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Faculty and Staff

Creating an Inclusive STEM Workforce: Q&A About Catalyst’s Internship Program

A Catalyst student poses with a professor.
A Catalyst intern (left) with her supervisor Shuang Fang Lim, associate professor of physics at NC State.

Science, technology, engineering and mathematics (STEM) occupations are projected to grow 8 percent by 2029, compared to 3.7 percent growth for all occupations. Joann Blumenfeld, program director for Catalyst, is committed to ensuring that students with disabilities have increased opportunities to enter the field. In this question-and-answer session, she shares how Catalyst achieves this goal through hands-on support and an internship component.

Q: What is Catalyst and who does the program serve?

A: Catalyst, a program founded in 2015 under The Science House, is designed to create STEM opportunities for high school students with disabilities. Rising ninth and 10th graders with any disability are eligible to participate, and students can be in regular education classes — such as AP, honors or academic level courses — or in the Occupational Course of Study (OCS) Program. Catalyst has students from more than 35 high schools across North Carolina.

Students learn STEM content and skills through hands-on labs and research. They participate in STEM field trips, mentoring opportunities and internships, while improving workforce readiness and soft skills and exploring STEM educational pathways and careers. Catalyst also provides students with job exploration counseling, workplace readiness training, a paid STEM internship, work-based learning experiences, counseling on postsecondary options and development in self-advocacy.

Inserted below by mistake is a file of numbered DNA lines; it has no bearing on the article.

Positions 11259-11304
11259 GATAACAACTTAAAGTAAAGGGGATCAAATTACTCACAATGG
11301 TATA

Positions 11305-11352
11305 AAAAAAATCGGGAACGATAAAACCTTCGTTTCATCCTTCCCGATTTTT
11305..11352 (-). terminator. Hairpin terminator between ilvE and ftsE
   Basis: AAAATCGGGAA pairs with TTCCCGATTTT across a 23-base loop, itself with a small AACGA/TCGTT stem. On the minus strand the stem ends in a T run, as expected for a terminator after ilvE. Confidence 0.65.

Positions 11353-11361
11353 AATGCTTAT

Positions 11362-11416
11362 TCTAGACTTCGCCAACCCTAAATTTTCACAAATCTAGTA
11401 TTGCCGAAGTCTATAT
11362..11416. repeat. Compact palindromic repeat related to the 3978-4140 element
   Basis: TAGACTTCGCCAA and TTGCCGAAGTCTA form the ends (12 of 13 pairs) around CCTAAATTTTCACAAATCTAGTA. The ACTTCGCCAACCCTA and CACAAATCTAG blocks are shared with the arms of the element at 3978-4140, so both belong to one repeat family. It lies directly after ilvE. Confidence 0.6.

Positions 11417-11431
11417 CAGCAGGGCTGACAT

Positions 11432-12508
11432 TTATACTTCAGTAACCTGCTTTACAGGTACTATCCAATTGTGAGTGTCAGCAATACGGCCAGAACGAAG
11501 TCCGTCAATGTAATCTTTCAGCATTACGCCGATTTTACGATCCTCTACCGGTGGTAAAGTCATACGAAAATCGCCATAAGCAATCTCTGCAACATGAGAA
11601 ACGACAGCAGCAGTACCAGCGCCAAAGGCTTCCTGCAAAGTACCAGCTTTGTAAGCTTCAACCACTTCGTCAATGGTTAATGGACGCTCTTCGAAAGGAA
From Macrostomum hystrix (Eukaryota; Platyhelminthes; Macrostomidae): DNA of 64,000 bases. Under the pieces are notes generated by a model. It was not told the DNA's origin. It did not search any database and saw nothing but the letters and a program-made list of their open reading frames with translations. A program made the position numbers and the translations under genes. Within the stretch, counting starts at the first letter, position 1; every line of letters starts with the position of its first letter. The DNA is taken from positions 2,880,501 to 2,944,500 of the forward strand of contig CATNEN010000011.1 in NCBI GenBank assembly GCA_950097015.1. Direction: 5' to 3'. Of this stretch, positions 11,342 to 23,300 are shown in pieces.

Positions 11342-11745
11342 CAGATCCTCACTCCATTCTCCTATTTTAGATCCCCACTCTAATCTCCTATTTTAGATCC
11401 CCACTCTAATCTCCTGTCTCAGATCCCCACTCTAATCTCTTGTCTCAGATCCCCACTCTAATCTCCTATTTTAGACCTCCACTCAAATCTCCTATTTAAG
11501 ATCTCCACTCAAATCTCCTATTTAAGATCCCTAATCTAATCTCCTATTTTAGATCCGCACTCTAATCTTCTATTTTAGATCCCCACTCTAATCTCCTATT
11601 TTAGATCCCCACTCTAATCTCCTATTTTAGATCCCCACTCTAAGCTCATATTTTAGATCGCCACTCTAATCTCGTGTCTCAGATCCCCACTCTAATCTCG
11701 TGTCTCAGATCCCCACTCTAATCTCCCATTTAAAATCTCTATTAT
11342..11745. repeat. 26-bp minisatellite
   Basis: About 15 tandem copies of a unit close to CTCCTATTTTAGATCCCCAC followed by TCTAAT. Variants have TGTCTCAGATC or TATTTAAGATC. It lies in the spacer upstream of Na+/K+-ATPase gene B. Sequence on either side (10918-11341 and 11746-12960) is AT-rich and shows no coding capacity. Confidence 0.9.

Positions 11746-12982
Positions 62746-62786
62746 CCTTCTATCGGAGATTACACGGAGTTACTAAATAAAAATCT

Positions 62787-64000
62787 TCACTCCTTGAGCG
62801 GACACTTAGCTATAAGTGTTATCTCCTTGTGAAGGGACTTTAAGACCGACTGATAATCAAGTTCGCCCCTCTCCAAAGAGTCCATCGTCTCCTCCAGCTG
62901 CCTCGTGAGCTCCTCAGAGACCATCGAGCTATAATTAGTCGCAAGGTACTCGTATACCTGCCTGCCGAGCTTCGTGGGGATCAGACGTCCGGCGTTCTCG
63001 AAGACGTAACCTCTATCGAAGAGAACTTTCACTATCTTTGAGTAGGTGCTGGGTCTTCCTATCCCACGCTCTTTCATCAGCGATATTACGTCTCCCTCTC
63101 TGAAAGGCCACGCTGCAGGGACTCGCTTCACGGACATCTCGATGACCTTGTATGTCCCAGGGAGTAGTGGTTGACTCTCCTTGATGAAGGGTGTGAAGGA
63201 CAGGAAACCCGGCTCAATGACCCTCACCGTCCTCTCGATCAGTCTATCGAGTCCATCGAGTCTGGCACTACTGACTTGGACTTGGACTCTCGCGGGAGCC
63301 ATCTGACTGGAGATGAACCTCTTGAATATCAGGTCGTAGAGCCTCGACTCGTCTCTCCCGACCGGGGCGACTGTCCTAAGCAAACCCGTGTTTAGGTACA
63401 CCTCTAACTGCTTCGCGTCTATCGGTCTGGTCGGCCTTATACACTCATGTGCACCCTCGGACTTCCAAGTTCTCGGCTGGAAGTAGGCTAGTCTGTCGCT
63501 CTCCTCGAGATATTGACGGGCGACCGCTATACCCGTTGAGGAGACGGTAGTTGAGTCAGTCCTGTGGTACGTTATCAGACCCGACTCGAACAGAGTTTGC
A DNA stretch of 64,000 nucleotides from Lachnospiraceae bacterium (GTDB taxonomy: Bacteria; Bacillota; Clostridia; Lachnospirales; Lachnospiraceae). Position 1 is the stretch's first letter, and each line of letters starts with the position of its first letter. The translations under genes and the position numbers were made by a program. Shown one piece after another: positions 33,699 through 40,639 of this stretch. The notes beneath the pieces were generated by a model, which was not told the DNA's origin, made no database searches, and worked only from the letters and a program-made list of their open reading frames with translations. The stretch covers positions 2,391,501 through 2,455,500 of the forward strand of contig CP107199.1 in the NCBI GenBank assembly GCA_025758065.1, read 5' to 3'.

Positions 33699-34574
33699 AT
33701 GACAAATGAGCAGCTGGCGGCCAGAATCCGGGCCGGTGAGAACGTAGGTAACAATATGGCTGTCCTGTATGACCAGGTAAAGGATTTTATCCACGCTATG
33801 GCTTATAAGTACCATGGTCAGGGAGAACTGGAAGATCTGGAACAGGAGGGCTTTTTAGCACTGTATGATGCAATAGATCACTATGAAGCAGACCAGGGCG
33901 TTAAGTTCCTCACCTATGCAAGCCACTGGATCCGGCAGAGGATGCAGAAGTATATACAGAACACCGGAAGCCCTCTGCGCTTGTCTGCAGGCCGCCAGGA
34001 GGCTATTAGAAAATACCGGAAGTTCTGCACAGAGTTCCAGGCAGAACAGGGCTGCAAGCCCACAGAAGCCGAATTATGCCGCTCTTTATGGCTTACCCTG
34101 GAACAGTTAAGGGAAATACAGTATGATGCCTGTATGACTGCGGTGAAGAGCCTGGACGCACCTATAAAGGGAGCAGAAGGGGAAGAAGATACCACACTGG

Catalyst is funded by North Carolina Vocational Rehabilitation and has many community partners including NC State, Wake Tech, the North Carolina Museum of Natural Sciences, Biogen, Duke Energy, IBM, Fidelity, the Environmental Protection Agency, SAS, NASA and Bank of America.

Q: What successes have Catalyst students had?

A: We’re very proud of the fact that all Catalyst graduating seniors have gone on to pursue STEM educational pathways in college. In 2017, our students won the Lemelson-MIT InvenTeam national competition. They invented a mat that screens for lameness in cows, along with an app that notifies farmers. The student-developed device costs less than $1,000, while the current one on the market costs more than $100,000. The participants received a $10,000 grant to build their invention, which we hope to patent. The team also won the technical award at the competition.

Catalyst has also won numerous awards and grants over the years, including a Program of Excellence Award in 2021 from the International Technology and Engineering Educators Association, and a National Science Foundation grant in 2021 to fund Connecting Students with Autism to Geographic Information Systems and Technology, a multiyear drone piloting program for ninth and 10th-graders that officially begins this month.

Q: What are the different ways in which Catalyst supports students?

A: We provide STEM skills and content, paid STEM internships, self advocacy, workforce readiness and college readiness skills. We do this in a small and accommodating environment and focus on students’ strengths to help prepare them for STEM educational pathways and careers. We also hire NC State undergraduate and graduate students with disabilities as teachers, mentors and role models so that the high school students can see pathways to success as well.